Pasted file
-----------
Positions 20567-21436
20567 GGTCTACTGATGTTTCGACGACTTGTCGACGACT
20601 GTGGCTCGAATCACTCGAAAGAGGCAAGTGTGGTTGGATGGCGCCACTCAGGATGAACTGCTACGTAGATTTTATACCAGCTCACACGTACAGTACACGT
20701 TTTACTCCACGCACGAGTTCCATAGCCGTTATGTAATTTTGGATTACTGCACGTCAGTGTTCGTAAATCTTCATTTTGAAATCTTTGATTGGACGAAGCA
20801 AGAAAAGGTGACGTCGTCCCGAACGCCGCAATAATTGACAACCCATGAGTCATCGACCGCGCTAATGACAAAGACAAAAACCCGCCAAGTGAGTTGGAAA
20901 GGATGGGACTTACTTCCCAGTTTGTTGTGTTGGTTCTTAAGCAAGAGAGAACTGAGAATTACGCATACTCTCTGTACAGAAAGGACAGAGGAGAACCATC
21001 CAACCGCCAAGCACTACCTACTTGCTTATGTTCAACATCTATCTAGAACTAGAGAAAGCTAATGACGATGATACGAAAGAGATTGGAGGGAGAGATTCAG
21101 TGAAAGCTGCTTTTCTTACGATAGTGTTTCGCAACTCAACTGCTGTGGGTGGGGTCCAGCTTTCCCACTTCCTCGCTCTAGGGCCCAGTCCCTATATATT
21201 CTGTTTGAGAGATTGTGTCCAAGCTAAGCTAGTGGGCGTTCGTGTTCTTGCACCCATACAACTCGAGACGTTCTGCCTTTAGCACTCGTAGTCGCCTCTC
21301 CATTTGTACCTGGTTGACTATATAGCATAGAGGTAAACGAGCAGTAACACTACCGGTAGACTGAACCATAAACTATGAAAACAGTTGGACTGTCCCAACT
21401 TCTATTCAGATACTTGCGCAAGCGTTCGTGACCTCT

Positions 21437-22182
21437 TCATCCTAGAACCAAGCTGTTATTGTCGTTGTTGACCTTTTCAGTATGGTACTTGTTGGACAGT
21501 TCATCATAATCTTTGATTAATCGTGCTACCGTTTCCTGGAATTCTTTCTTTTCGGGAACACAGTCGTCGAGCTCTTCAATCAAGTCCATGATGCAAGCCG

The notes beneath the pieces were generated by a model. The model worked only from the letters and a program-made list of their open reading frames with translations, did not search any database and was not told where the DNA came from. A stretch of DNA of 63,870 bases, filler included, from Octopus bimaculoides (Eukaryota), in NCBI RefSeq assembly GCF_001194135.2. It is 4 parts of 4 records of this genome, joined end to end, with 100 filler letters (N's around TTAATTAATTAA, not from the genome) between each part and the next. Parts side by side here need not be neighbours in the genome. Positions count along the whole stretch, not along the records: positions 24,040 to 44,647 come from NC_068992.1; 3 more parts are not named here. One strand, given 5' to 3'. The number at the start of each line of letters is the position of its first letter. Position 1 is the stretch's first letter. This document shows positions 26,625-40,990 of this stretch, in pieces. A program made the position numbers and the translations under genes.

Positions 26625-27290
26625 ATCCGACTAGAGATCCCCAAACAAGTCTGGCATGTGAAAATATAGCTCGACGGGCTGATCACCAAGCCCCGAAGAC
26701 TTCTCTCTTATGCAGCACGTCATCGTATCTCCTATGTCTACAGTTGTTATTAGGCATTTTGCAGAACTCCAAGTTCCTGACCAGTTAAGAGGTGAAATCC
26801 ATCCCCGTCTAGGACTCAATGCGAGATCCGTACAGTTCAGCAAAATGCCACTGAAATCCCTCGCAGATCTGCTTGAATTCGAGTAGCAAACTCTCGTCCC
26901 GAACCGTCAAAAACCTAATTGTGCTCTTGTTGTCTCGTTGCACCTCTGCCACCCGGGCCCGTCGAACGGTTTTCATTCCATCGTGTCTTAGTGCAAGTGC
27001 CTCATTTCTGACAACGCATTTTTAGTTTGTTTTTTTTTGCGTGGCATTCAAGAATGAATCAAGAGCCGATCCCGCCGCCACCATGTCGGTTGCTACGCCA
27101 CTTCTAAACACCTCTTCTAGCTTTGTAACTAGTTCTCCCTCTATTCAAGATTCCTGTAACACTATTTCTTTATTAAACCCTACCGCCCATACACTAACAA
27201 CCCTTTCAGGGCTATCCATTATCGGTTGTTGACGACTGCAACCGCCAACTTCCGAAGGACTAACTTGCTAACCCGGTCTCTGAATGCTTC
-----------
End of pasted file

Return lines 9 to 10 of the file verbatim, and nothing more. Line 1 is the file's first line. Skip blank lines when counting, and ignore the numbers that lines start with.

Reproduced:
21201 CTGTTTGAGAGATTGTGTCCAAGCTAAGCTAGTGGGCGTTCGTGTTCTTGCACCCATACAACTCGAGACGTTCTGCCTTTAGCACTCGTAGTCGCCTCTC
21301 CATTTGTACCTGGTTGACTATATAGCATAGAGGTAAACGAGCAGTAACACTACCGGTAGACTGAACCATAAACTATGAAAACAGTTGGACTGTCCCAACT